Kiwi driver Scott Dixon began the Indianapolis 500, which was his 20th consecutive Indy 500, from pole position for the fifth time in his career. He set the fastest pole position winning time in history in the qualifying session last weekend. Dixon last won the famous race in 2008, after starting on pole for the first time, and was looking to improve his Indy 500 pole-to-win conversion rate, which has been relatively poor by his high standards.

Team Penske’s line-up for the race featured both Australia’s Will Power, who came into the race as the Drivers’ Championship leader and started from the middle of the fourth row and New Zealand’s Scott McLaughlin, who took his first IndyCar win at the first round of the season and started the Indy 500 for just the second time. Brazilian driver Hélio Castroneves, who was looking to win the race for a record fifth time, started next to McLaughlin. The grid also included 10-time Formula One podium-sitter Romain Grosjean and seven-time NASCAR Cup Series champion Jimmie Johnson, who were both making their Indy 500 debuts.

Dixon got a good start to the race and spent the early stages tactically trading the lead with one of his Chip Ganassi Racing teammates Alex Palou. The other Chip Ganassi Racing Driver in the field, Marcus Ericsson, had a quiet start to the race but managed to stay in and amongst the battle for the victory.

Rinus VeeKay, who was also running towards the front of the field, crashed out dramatically and became the first driver to retire from the race on the 33rd lap. British rookie Callum Illott had a big crash on the 69th lap, whilst Romain Grosjean suffered a similar accident at the same turn on the 106th lap. Alex Palou was forced to pit under a caution, which led him to receive a penalty.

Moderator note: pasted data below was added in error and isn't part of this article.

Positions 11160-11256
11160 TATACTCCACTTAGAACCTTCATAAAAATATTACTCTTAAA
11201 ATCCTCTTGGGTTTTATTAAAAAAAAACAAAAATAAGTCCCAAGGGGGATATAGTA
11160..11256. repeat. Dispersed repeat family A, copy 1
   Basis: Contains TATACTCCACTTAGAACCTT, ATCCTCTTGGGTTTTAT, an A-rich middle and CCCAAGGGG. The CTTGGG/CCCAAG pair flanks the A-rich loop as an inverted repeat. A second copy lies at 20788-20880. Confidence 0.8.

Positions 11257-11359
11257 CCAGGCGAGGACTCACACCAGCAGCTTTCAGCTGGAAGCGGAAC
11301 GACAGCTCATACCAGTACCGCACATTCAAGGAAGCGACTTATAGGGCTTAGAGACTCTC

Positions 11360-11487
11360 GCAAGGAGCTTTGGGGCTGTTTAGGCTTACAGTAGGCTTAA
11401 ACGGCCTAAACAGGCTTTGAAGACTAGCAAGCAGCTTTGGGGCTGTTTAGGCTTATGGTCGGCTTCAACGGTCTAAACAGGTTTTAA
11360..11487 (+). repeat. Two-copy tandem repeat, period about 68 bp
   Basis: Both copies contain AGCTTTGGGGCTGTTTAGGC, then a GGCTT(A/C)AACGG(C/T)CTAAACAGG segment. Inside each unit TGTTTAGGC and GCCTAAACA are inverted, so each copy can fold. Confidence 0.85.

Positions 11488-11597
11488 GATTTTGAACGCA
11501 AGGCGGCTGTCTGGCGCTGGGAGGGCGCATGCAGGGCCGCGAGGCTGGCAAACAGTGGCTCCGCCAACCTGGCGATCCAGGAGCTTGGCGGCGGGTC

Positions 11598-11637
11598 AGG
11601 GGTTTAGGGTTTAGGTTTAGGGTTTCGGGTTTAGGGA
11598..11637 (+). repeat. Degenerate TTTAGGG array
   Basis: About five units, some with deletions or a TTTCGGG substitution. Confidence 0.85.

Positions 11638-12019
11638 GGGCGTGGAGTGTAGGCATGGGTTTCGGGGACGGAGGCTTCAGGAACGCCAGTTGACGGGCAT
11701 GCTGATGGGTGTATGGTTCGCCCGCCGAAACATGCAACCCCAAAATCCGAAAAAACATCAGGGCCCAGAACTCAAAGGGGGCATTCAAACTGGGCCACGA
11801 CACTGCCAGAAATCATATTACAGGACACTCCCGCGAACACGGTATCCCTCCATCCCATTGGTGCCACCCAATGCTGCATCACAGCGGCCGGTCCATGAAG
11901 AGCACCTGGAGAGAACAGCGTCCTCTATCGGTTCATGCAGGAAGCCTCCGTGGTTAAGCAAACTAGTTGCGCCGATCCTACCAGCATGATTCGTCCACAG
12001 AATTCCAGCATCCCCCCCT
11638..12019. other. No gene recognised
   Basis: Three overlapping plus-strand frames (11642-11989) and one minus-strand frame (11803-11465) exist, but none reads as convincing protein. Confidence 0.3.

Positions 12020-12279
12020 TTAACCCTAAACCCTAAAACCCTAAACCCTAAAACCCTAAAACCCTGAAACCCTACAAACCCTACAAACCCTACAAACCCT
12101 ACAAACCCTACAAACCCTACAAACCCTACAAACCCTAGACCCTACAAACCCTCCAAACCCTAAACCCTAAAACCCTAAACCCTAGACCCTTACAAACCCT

Kiwi Scott McLaughlin had a big crash, which caused him to slide across the track, at turn three on the 150th lap. His fellow New Zealander Scott Dixon received a drive-through penalty that signalled the end of his challenge for the win, after speeding when making his final pit stop with just 24 laps remaining.

That meant that with just 10 laps remaining, Dixon’s Chip Ganassi Racing teammate Marcus Ericsson led the race, with Pato O’Ward in second. Ericsson looked to be cruising towards the win, with a three-second lead, before Jimmie Johnson suffered a dramatic crash that caused the race to be red-flagged with just five laps remaining. A two-lap shootout decided the race it went green again. O’Ward challenged Ericsson in the closing stages, with the Mexican driver managing to get side-by-side with the Swede, but Ericsson managed to hold on to win the Indy 500.

Ericsson, who has now won three IndyCar races, becomes just the second Swedish driver to win the race. Dixon broke the record for the most laps led at the Indy 500, but his race ended in heartbreak after a clumsy incident. The race, which awards double points in the championship, means Ericsson now leads the Drivers’ Championship, with O’Ward in second. Australia’s Will Power, who previously led the standings, finished the race in 15th. The next round of the season takes place in Detroit in just a week’s time.

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